Greek Life welcomes international herd
Published: Monday, October 8, 2012
Updated: Monday, October 8, 2012 12:10
After being formally inducted as a staff writer at The Spectrum, I realized how cool my job is. With my work at this newspaper, I have had the chance to meet some of the most creative and thoughtful minds in Fargo; both on and off campus, and yes that surely includes my co-workers at The Spectrum.
And just when I thought I would run out of topics to write, I met the coolest bunch down here -- the Greeks.
I am of course talking about the various fraternities and sororities at NDSU. My first exposure to the Greek Life of American colleges was obviously through Hollywood films and other media that I came across while in my home country.
And it was not the least bit encouraging, but now as I prepare to join the ranks of the frat boys, I am proud of it. Also, I realize how wrong I was in judging them.
Fraternities and sororities, which form such an integral part of American campuses, have always been portrayed in a negative light.
I remember my parents warning me against ever stepping into any fraternity house, but I am a curious cat by nature. And I am so glad I let my curiosity overwhelm me this time too.
With just 12 fraternities and three sororities, the Greek life at NDSU is not very big, but the activities they are involved in are really huge and fun. And I’m talking about being involved in raising money for philanthropic activities.
I know that most international students are afraid of hazing in fraternity or sorority houses, but that is not the case here. Sigma Alpha Epsilon President Thomas Brown said, “Hazing is strictly not tolerated in the fraternity house or by any fraternity member. Any reports of involvement in such activities will have serious consequences.”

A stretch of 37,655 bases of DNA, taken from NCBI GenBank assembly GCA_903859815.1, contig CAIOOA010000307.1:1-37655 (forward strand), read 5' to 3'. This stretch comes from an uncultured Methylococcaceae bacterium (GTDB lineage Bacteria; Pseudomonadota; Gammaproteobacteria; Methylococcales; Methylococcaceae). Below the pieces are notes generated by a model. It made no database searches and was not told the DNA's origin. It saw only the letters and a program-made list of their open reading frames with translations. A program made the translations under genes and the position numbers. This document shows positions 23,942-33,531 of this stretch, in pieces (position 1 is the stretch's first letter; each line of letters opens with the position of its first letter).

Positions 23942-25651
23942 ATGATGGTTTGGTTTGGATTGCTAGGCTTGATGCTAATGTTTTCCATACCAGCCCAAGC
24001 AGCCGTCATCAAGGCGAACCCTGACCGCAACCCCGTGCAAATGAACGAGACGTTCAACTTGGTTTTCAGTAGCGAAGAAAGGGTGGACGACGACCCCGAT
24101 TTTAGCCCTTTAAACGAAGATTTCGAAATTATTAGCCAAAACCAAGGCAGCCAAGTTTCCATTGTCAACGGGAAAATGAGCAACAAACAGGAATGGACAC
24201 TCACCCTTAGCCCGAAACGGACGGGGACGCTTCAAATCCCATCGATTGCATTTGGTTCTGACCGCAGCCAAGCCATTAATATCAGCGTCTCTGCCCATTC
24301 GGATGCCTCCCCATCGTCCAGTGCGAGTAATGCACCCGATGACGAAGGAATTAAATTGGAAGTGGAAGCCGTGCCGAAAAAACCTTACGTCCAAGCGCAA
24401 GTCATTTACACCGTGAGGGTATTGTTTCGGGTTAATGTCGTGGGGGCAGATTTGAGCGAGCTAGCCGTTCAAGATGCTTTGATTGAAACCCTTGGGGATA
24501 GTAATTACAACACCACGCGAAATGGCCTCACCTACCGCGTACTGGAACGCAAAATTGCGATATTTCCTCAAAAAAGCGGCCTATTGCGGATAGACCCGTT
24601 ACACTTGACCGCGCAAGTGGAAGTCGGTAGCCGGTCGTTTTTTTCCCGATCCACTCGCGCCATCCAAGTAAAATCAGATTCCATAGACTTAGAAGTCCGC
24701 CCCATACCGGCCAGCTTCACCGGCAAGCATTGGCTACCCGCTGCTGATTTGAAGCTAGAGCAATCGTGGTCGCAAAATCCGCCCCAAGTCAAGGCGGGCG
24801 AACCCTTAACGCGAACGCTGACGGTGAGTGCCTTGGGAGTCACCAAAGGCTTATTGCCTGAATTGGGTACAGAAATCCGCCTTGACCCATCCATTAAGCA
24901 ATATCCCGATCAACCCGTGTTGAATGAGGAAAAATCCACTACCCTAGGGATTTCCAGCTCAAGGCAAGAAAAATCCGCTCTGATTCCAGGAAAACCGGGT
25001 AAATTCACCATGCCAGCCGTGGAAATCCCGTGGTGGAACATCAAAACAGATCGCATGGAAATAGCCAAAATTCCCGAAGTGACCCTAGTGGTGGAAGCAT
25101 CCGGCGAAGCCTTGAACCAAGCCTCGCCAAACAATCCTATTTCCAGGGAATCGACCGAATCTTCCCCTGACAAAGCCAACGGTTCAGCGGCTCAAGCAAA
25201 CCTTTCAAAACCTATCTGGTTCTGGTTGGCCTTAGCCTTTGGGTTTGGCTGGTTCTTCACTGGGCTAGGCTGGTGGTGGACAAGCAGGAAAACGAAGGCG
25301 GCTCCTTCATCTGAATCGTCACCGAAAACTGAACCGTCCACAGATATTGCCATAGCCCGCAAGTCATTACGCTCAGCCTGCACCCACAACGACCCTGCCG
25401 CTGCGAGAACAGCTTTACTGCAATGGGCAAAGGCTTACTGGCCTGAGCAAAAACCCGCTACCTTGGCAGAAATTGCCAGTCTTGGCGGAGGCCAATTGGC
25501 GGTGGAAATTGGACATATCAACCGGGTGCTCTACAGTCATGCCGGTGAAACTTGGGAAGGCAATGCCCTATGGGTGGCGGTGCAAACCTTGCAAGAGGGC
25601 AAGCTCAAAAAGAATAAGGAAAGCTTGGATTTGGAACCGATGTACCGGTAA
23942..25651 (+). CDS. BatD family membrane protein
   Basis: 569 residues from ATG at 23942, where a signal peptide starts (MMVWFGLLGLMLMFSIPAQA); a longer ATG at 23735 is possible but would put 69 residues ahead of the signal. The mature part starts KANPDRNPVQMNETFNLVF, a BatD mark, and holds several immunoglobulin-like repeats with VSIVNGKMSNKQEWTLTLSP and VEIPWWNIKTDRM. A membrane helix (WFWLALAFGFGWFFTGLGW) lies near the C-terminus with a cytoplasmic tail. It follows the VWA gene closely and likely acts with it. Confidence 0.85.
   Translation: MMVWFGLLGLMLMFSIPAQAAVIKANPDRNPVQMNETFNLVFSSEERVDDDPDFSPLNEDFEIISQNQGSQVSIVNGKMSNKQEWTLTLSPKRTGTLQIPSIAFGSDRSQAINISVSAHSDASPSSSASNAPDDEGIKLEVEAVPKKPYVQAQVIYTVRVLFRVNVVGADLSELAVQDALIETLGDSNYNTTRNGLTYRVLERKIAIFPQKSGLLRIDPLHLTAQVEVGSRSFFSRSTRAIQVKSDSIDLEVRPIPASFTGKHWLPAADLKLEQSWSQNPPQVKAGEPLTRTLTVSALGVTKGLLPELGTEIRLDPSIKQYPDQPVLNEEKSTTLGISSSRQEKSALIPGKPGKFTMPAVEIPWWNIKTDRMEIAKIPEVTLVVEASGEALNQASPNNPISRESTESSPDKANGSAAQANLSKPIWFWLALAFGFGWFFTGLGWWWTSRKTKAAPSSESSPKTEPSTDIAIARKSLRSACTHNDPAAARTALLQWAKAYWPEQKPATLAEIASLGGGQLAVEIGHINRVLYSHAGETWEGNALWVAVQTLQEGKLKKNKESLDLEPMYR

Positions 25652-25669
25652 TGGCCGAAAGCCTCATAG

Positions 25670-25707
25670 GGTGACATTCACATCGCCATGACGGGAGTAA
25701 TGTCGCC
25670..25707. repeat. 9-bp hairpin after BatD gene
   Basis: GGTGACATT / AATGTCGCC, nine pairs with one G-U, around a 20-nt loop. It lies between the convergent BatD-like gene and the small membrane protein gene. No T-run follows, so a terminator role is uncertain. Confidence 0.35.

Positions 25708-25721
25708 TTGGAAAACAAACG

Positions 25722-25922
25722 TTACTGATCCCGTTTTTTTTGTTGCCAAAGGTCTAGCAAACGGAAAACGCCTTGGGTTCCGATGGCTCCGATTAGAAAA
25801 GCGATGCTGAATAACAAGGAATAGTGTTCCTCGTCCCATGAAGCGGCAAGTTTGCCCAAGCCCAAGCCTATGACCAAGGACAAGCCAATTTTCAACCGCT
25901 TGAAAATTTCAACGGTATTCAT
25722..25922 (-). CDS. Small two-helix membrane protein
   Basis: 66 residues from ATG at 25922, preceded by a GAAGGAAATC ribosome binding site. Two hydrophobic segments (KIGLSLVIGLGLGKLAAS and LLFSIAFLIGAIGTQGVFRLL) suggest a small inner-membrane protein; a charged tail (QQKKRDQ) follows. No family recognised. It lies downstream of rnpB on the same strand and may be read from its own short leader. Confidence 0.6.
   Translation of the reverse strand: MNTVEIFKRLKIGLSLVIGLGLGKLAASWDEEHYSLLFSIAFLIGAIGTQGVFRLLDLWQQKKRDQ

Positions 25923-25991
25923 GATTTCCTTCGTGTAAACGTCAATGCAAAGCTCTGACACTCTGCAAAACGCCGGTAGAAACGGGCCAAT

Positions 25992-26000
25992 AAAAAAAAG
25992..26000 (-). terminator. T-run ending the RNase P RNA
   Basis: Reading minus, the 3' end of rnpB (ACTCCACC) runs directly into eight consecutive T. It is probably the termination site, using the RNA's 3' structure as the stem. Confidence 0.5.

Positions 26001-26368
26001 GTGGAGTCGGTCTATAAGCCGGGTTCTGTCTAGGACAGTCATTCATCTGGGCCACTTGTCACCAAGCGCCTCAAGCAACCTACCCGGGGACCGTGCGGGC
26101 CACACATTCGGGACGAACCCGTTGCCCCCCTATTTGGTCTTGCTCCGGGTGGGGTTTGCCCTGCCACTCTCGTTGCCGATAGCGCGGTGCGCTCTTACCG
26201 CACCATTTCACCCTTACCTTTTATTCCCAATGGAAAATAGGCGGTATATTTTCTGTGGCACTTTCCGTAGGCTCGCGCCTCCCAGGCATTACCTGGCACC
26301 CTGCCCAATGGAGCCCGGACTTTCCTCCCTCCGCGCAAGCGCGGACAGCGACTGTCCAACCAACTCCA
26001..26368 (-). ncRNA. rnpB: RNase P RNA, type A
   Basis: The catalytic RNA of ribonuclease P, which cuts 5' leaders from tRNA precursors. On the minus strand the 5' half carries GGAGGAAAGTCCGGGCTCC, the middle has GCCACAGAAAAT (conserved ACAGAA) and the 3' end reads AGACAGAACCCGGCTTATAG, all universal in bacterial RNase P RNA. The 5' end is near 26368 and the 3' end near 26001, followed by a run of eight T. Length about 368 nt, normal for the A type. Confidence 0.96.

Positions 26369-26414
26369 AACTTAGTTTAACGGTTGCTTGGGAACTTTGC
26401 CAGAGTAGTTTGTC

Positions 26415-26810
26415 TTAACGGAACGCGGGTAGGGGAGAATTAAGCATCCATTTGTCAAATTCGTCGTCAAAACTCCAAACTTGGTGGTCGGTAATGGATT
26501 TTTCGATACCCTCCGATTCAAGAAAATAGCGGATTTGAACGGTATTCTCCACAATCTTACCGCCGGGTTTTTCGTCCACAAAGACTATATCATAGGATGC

Although there have been incidents in the distant past at other universities, with stricter state and federal laws, there have been no reports of any form of hazing on this campus.
In fact, Thomas informs that, “The whole chapter of a fraternity in a southern state was shut down not too long ago, because one person got reported for hazing.”
The feeling of brotherhood promoted at all fraternities is universal. Jeremy Ahlers, Vice President (External Relations) of Delta Upsilon said that, “Being in a fraternity means having someone to watch your back at all times. It’s like having an elder brother away from home.”
These brothers not only take care of keeping your studies on track, but also help you out when you graduate. It is fairly easy to land a job or that wonderful internship if you have an alumnus from your fraternity to vouch for you.
Tyler Turgeon-Schramm, Vice President of Tau Kappa Epsilon, states that, “Alumni are the backing of fraternities. It is amazing how they take time out of their busy lives to help fellow brothers. This just makes it much easier for us to face the real world when we get out of school.”
When asked what the responsibilities are of a fraternity member, Erik Schwarzkopf of Delta Upsilon said, “One must first be a responsible human being, manage to keep good grades, participate in the development of the fraternity and the community.”
All fraternities and sororities-- except for three-- are open to students of all majors. Sororities at NDSU are only three in number, but they are not too far behind.
Natalie Schlagel, who is the Vice President of Finance of Alpha Gamma Delta, says that the sororities may be in lesser numbers, but total membership in the three sororities is almost as much as the number of boys in fraternities. These Greek houses participate in raising awareness and money about different issues plaguing the society today, from medical to social causes.
With all said and done, we must not forget that parents of international students are often worried about the apparent boozing and smoking rampant in fraternity buildings.
When confronted about this, Macy Royston, a member of Alpha Gamma Delta assures that, “Alcohol and tobacco use is strictly prohibited on most fraternity premises.”